First test flight completed
L-3 Communications announced today that NASA’s Stratospheric Observatory for Infrared Astronomy (SOFIA), completed its first test flight following extensive aircraft modification and telescope integration at the company’s L-3 Integrated Systems (L-3 IS) Waco, Texas facility.
Pilot Gordon Fullerton’s NASA crew for the first flight of SOFIA included copilot Bill Brockett, flight engineer Larry LaRose, and flight test engineer Marty Trout. L-3’s flight test analyst Don Stonebrook was also a crewmember.
N747NA (c/n: 21441 ) SOFIA is a Boeing 747SP extensively modified to carry a 45,000-pound (20 metric ton), 98.4-inch (2.5-meter) diameter infrared telescope assembly provided by the German Aerospace Center, DLR. SOFIA will fly at altitudes up to 45,000 feet (13.7 km) – above more than 99 percent of the Earth’s water vapor – to capture infrared images and spectra not possible by even the largest ground-based telescopes.
We are thrilled that SOFIA has taken to the air and congratulate L-3 on their accomplishment. We look forward to the day when SOFIA will become a world-class astronomical research facility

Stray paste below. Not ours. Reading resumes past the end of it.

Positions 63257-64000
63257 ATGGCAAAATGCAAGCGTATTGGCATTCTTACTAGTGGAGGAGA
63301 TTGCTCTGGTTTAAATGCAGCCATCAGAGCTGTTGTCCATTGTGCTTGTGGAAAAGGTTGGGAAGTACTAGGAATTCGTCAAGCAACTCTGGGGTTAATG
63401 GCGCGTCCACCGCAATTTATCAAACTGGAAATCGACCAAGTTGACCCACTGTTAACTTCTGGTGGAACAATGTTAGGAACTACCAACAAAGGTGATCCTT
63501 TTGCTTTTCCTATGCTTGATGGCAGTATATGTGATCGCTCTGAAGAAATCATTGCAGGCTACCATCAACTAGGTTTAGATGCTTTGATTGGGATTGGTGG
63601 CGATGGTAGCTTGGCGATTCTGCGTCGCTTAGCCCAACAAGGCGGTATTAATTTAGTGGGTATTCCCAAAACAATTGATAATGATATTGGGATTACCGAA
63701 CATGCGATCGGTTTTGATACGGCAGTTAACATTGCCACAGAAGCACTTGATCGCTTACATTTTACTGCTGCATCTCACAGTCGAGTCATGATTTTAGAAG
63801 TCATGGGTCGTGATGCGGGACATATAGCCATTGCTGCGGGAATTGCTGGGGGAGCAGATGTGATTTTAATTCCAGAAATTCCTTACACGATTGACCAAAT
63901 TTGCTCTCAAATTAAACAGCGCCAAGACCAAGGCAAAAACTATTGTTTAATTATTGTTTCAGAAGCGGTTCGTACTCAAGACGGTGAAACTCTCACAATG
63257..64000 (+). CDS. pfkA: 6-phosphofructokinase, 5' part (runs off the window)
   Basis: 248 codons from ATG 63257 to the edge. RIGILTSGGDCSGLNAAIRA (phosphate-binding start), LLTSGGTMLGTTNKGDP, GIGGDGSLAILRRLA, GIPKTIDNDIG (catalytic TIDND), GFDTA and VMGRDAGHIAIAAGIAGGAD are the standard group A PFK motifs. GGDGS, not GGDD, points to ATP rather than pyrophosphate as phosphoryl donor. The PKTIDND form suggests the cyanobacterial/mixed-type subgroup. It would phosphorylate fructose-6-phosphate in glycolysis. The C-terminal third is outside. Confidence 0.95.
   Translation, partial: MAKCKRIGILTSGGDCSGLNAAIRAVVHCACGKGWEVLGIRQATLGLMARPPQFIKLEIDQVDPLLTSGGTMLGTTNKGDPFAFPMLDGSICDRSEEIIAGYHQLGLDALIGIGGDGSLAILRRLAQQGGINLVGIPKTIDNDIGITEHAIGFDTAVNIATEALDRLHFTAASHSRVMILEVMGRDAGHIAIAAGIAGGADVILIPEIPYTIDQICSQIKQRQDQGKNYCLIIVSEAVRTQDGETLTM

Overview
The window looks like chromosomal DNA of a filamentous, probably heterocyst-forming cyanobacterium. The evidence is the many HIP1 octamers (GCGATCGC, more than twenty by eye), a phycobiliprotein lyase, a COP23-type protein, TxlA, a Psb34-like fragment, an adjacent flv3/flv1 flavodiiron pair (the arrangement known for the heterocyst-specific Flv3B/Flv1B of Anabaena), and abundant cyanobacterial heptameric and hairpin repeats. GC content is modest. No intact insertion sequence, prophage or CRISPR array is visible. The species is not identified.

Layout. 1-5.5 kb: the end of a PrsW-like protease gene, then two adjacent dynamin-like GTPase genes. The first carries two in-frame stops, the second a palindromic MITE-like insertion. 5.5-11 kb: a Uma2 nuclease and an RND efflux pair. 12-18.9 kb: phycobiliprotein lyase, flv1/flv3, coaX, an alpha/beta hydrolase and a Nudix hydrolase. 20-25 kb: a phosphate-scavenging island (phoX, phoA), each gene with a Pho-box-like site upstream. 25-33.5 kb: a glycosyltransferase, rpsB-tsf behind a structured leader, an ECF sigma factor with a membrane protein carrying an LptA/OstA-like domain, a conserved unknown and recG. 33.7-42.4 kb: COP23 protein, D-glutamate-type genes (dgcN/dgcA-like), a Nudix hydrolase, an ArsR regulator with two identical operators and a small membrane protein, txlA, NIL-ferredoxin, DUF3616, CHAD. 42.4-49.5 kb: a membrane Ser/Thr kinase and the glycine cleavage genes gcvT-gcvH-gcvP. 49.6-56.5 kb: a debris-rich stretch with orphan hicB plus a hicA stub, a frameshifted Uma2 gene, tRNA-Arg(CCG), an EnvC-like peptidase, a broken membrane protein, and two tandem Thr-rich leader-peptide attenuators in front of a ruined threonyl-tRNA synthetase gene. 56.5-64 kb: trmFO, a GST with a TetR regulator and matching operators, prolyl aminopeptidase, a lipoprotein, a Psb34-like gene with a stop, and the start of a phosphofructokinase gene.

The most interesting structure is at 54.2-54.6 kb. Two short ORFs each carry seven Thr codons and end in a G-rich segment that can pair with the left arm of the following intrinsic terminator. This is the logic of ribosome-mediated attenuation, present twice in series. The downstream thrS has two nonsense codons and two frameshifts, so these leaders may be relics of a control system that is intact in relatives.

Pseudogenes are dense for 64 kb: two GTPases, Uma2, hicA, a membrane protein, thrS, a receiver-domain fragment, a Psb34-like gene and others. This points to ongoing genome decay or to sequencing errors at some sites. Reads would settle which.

“We are thrilled that SOFIA has taken to the air and congratulate L-3 on their accomplishment. We look forward to the day when SOFIA will become a world-class astronomical research facility.” said Dr. Frederick A. Tarantino, president of Universities Space Research Association (USRA), SOFIA’s science and mission operations contractor.
The program was awarded by NASA in 1996 to a combined U.S. and German team that includes L-3 and the Universities Space Research Association (USRA). The first metal on the aircraft was cut by L-3 in 2000, as installation began on a reinforced, pressurized bulkhead that helped create a cavity in the rear of the aircraft where the telescope assembly was later installed. In addition to the aircraft structural modifications and the telescope assembly installation, major aircraft activities included:
- Installation of an approximately 16-foot (more than 4.5-meters) tall cavity door designed to open in flight to permit telescope observations;
- Installation of a complex liquid-nitrogen cooling system used to pre-cool the telescope cavity to match thermal conditions when the cavity door is opened at altitude;
- Performance of heavy depot-level maintenance and service bulletin incorporation on the 747SP, which flew in commercial service from 1977 to 1995.
Source: Sofia Science Center